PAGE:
top of page

Capotherapy – A synergy of the practice of the Afro Brazilian Art of Capoeira with the therapeutic treatment concepts used within the Therapeutic Community.

“Health is not everything, but everything without health is nothing” - Schopenhaver

“You alone must do it, but you can't do it alone!” – Integrity House

The term Capotherapy originates from the combination of words Capoeira and therapy. Capoeira is an Afro-Brazilian martial art, and is a unique blend of movement, song, and music created by enslaved Africans in Brazil over 400 years ago.  The slaves originally used Capoeira as a form of self-defense against their captors, disguising it as a dance.  The practice of Capoeira involves a circle of musicians playing instruments and people clapping and singing choruses to traditional call and response songs.  In the center of the circle, two Capoeristas move in what looks like a competitive dance.  There is an acrobatic avoidance of contact.  Songs rich with oral traditions are sung, and references are made to what is occurring at that moment in the game.  In short, this gathering of people forms a community of expression that has great therapeutic value to people of all ages and backgrounds.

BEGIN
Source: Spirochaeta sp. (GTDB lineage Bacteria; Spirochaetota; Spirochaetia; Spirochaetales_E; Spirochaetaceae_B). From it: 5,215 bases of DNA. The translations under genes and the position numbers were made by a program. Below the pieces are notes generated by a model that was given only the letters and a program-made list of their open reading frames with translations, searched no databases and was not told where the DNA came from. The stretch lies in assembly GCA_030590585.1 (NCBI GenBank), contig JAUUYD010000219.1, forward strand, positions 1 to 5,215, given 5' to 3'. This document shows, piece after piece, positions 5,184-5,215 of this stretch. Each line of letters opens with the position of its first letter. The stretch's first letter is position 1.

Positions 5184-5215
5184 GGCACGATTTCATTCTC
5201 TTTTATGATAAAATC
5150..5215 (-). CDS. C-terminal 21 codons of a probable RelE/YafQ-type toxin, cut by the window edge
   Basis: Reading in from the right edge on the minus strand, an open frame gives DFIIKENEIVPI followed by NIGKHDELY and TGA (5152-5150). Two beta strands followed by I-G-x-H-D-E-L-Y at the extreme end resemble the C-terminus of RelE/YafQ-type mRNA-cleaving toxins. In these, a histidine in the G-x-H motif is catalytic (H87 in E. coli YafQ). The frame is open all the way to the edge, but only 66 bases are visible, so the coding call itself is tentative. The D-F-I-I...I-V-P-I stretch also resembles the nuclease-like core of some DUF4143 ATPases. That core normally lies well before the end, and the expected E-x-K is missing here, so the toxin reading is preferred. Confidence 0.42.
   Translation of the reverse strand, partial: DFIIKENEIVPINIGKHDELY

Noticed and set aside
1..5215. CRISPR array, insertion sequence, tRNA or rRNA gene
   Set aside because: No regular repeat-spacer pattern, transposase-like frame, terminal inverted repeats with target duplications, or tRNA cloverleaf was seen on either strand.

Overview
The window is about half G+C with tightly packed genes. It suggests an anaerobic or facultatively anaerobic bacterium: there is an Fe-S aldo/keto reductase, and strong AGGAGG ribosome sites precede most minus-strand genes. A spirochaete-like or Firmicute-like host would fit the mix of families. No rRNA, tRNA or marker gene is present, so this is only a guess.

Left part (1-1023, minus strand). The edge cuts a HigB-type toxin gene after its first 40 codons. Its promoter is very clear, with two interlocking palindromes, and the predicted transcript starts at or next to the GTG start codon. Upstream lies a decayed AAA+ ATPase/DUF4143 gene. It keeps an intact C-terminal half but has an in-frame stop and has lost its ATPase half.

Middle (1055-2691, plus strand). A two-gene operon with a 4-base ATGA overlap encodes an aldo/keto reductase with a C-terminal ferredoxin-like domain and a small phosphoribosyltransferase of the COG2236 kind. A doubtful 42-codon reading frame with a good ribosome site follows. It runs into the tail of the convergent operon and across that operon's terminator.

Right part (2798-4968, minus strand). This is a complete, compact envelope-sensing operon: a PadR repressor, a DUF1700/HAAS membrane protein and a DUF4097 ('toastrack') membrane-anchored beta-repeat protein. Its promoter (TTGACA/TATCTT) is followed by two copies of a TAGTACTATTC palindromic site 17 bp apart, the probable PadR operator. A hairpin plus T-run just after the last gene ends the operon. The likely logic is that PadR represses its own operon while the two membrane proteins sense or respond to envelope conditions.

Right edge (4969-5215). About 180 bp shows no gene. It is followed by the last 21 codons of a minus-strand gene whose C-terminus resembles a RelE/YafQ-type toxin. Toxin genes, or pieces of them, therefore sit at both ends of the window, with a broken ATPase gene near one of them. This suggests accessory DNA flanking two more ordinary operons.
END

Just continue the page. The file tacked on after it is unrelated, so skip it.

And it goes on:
The original methodology of Capoterapia was created by a master of Capoeira, Gilvan Alves de Andrade, based on experience, studies, conferences, workshops and forums in Brazil.  It began as a therapy using elements of Capoeira adapted for residents of rehabilitative therapy centers, working with the physical condition, capabilities, limitations and the psychological characteristics of the individual residents.

The practice of sports, with an emphasis on the therapeutic aspects and encouraging the practice of socialization, has been shown to be a powerful tool for the physical, mental and spiritual well being of individuals in therapy.  This has been seen especially in Therapeutic Communities where coexistence and relationships with other residents is required.


Capotherapy today is structured and focuses on positive aspects as recovery continues.  Capotherapy focuses on independence and individuality as well as making new friends and mentors, which is essential for long-term recovery.  The long-term approach to recovery also includes personal and spiritual development, relationship training, and confidence building all of which are part of Capotherapy.


It is the goal of many Therapeutic Communities to further their own knowledge and development of addictions counseling and have found Capotherapy to be an excellent addition to their programs.  Capotherapy provides an environment fostering a healthy lifestyle where participants work to help one another in a collaborative, family effort.  The very nature of Capotherapy fosters personal growth and creates enthusiasm among participants reducing resistance to participation and continued recovery.  In a Roda de Capoeira you can see a community of concerned people working together to help themselves and each other.